“What is Aadhaar? There is enormous confusion. That Aadhaar will identify people who are entitled for subsidy. No. Aadhaar doesn’t determine who is eligible and who isn’t,” Jairam Ramesh

But Aadhaar has been mythologised during the previous government by its creators into some technology super force that will transform governance in a miraculous manner. I even read an article recently that compared Aadhaar to some revolution and quoted a 1930s historian, Will Durant.Rajeev Chandrasekhar, Rajya Sabha MP

“I know you will say that it is not mandatory. But, it is compulsorily mandatorily voluntary,” Jairam Ramesh, Rajya Saba April 2017.

August 24, 2017: The nine-judge Constitution Bench rules that right to privacy is “intrinsic to life and liberty”and is inherently protected under the various fundamental freedoms enshrined under Part III of the Indian Constitution

"Never doubt that a small group of thoughtful, committed citizens can change the World; indeed it's the only thing that ever has"

“Arguing that you don’t care about the right to privacy because you have nothing to hide is no different than saying you don’t care about free speech because you have nothing to say.” -Edward Snowden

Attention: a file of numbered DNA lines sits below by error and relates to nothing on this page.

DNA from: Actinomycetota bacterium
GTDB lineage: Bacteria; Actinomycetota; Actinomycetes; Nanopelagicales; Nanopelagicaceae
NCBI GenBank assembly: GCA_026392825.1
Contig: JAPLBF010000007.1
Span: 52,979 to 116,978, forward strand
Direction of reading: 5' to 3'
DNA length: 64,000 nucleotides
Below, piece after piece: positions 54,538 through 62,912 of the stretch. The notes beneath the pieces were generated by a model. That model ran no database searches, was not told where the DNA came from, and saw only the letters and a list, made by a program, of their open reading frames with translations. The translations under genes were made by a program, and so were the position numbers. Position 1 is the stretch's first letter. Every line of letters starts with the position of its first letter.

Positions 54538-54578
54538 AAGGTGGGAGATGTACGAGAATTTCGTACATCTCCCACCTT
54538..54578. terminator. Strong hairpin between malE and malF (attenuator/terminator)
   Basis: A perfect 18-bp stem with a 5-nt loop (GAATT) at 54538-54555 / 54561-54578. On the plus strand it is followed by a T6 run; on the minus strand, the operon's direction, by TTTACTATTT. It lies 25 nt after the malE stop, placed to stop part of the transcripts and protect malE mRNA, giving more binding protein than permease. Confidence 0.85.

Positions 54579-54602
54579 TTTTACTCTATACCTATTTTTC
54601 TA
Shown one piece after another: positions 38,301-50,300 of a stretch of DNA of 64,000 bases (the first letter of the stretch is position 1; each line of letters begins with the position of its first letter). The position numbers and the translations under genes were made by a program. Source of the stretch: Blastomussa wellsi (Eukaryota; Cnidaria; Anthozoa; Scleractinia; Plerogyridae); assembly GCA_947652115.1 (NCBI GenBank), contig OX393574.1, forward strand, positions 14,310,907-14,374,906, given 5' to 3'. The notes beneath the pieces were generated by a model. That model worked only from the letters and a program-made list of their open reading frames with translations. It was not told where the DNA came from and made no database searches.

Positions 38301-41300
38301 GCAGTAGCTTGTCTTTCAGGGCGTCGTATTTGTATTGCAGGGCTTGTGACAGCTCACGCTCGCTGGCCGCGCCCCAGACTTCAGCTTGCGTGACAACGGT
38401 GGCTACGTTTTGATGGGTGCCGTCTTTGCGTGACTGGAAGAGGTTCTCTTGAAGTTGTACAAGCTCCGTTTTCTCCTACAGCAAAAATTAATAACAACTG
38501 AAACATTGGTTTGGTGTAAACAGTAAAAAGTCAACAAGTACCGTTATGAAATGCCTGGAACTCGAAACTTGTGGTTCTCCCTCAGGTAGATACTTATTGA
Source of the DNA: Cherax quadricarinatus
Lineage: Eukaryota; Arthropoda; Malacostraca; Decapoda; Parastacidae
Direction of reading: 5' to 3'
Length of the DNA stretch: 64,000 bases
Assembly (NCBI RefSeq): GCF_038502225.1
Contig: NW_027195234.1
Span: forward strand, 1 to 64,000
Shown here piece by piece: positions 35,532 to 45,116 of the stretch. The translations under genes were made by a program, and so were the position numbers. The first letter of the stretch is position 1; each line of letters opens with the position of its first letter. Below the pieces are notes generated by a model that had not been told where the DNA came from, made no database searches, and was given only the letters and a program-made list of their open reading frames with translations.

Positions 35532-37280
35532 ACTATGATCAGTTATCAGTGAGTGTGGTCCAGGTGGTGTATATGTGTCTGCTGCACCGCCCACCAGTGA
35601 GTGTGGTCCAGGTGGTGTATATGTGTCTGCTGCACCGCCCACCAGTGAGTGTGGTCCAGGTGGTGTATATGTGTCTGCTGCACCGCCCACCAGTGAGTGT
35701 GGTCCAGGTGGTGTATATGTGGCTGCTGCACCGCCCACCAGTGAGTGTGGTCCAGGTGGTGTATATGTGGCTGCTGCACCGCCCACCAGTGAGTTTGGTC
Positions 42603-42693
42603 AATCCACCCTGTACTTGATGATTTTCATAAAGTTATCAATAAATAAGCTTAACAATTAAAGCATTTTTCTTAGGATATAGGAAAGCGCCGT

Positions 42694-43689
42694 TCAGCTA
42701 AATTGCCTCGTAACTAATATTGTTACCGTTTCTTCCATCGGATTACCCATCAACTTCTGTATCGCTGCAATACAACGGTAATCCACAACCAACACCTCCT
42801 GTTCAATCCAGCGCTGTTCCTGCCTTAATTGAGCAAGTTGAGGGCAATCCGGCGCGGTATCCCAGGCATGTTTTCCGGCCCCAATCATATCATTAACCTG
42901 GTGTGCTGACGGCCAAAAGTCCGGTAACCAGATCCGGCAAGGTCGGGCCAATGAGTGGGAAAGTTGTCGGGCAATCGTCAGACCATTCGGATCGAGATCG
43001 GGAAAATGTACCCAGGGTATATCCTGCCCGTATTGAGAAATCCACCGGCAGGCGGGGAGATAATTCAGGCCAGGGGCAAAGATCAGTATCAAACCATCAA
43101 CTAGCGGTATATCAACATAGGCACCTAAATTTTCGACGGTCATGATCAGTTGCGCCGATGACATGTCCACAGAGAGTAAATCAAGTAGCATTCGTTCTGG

In the Supreme Court, Meenakshi Arora, one of the senior counsel in the case, compared it to living under a general, perpetual, nation-wide criminal warrant.

Had never thought of it that way, but living in the Aadhaar universe is like living in a prison. All of us are treated like criminals with barely any rights or recourse and gatekeepers have absolute power on you and your life.

Announcing the launch of the#BreakAadhaarChainscampaign, culminating with events in multiple cities on 12th Jan. This is the last opportunity to make your voice heard before the Supreme Court hearings start on 17th Jan 2018. In collaboration with @no2uidand@rozi_roti.

UIDAI's security seems to be founded on four time tested pillars of security idiocy

1) Denial

2) Issue fiats and point finger

3) Shoot messenger

4) Bury head in sand.

God Save India

Thursday, March 9, 2017

10891 - Aadhaar may be getting too big for its own good - Live Mint

Last Modified: Wed, Mar 08 2017. 06 55 PM IST

Aadhaar’s designers promised a robust privacy legislation, but the current government’s stance is that Indians have no fundamental right to privacy

Instead of keeping Aadhar voluntary and limited to the programmes that require it, the government may soon force Indians to use their ID number to access a ludicrously long list of services. Photo: Priyanka Parashar/Mint